Finnish parties agree to support bail-out for Portugal
Political rivals in Finland have agreed to back the proposed EU bail-out for Portugal, side-stepping opposition from a powerful nationalist party.
The probable next prime minister, Jyrki Katainen of the conservative NCP, said he had gained the support of the Social Democrats and others on the package.
The deal removes a major hurdle to the 78bn euro ($116bn; £70bn) bail-out.
Unlike other eurozone countries, Finland's parliament retains the right to vote on bail-out packages.
In response to the deal, the leader of the nationalist True Finns party, Timo Soini, said it was pulling out of coalition talks.
Following its shock gains in last month's general election, when it became the third-biggest party with 19% of the vote, the True Finns had been widely expected to join a new coalition.
EU finance ministers are due to meet next Monday in Brussels to discuss the Portuguese bail-out as well as Greece and the Irish Republic.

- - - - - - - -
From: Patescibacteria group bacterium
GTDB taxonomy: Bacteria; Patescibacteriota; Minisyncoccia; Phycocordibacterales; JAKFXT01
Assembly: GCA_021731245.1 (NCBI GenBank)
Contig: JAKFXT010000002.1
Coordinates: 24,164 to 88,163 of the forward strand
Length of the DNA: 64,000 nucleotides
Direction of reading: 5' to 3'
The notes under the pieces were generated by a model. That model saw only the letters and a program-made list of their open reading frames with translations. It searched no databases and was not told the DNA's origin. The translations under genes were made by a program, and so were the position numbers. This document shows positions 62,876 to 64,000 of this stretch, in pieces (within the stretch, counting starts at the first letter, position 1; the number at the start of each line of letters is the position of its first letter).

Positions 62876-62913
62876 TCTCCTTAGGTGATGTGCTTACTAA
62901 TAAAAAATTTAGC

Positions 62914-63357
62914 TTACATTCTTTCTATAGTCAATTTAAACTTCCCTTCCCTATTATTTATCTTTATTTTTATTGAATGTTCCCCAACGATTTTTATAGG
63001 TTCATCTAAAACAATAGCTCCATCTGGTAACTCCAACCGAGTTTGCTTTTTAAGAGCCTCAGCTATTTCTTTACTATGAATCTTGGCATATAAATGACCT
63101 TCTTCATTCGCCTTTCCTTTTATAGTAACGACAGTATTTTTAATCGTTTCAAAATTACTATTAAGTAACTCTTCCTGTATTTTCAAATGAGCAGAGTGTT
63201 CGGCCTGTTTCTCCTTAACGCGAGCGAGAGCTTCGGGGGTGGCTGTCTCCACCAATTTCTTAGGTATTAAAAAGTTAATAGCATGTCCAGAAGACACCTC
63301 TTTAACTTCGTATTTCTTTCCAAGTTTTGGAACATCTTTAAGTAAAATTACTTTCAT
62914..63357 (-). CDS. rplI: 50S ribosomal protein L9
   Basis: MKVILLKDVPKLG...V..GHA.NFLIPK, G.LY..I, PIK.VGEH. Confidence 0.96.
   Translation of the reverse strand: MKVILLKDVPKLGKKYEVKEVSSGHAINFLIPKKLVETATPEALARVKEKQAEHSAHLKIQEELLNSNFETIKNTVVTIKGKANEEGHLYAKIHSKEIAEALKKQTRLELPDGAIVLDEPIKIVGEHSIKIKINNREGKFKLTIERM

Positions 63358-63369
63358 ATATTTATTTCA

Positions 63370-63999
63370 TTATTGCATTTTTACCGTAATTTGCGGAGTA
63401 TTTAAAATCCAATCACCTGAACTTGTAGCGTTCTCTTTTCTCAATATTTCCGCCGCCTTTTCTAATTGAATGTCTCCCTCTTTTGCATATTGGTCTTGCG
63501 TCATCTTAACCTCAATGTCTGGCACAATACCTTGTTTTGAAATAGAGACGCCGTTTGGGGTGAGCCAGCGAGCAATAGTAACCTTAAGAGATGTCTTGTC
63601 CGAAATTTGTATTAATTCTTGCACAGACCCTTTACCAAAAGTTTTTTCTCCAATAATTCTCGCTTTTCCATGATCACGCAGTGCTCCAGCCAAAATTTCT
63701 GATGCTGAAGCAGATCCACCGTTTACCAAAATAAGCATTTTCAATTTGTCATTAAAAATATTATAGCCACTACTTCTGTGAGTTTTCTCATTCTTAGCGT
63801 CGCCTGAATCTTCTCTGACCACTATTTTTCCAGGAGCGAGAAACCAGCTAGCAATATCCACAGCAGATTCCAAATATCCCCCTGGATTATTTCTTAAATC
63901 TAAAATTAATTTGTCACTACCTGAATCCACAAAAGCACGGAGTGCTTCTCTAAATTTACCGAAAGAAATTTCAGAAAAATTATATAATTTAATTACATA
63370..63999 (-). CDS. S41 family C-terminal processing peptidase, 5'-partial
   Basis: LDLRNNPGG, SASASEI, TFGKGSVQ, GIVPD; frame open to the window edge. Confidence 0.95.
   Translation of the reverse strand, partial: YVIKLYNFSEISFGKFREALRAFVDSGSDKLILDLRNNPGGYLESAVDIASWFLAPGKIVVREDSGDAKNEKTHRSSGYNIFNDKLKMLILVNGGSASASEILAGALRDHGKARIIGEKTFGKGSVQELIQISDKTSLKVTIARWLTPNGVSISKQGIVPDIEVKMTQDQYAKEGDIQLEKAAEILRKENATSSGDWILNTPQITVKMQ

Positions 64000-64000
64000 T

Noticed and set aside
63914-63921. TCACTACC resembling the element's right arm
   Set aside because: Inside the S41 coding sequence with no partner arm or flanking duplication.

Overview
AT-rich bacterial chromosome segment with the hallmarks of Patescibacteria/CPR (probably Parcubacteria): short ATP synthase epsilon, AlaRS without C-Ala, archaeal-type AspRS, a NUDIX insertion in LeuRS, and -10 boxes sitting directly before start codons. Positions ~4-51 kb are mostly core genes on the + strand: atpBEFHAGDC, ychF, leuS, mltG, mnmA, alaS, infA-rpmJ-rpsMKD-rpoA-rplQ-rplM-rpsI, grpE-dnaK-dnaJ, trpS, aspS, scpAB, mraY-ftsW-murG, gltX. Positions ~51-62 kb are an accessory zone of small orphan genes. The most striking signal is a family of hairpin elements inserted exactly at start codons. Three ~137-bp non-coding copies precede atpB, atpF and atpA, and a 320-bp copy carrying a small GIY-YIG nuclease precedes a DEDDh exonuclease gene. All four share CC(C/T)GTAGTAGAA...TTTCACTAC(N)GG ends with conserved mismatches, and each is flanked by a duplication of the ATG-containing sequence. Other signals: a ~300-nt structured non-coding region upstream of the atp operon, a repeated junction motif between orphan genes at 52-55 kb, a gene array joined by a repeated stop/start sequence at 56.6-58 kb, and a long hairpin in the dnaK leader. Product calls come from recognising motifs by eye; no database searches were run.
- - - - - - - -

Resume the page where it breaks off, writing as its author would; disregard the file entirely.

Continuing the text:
'Tightening of terms'
Mr Katainen said the agreement with the Social Democrats included conditions that called for Portugal to sell off assets in order to repay loans from EU countries and to begin talks with creditors over support mechanisms.
"The Finnish stand on the Portugal aid package makes it very clear that Portugal should be required to begin talks with individual investors that they keep their investments in Portugal and don't pull out," said the leader of the NCP (National Coalition Party).
"It's a bit of a tightening of terms."
He added that Finland would call for guarantees for loans from any other eurozone country that might require bail-outs in the future, stress tests for European banks and a tax on banks to collect funds for possible future financial crises.
"This has been an exciting moment for Finns and other Europeans," he told reporters.
"A tight knot has been opened... and we have managed to unravel it with good co-operation and will."
Timo Soini, whose party campaigned on a euro-sceptic platform, said: "We will not take part in the government negotiations, with their stance.
"The views are so different, they aren't compatible."
It was not immediately clear how the mainstream parties planned to form the next government, whether in a broad coalition or as a minority administration.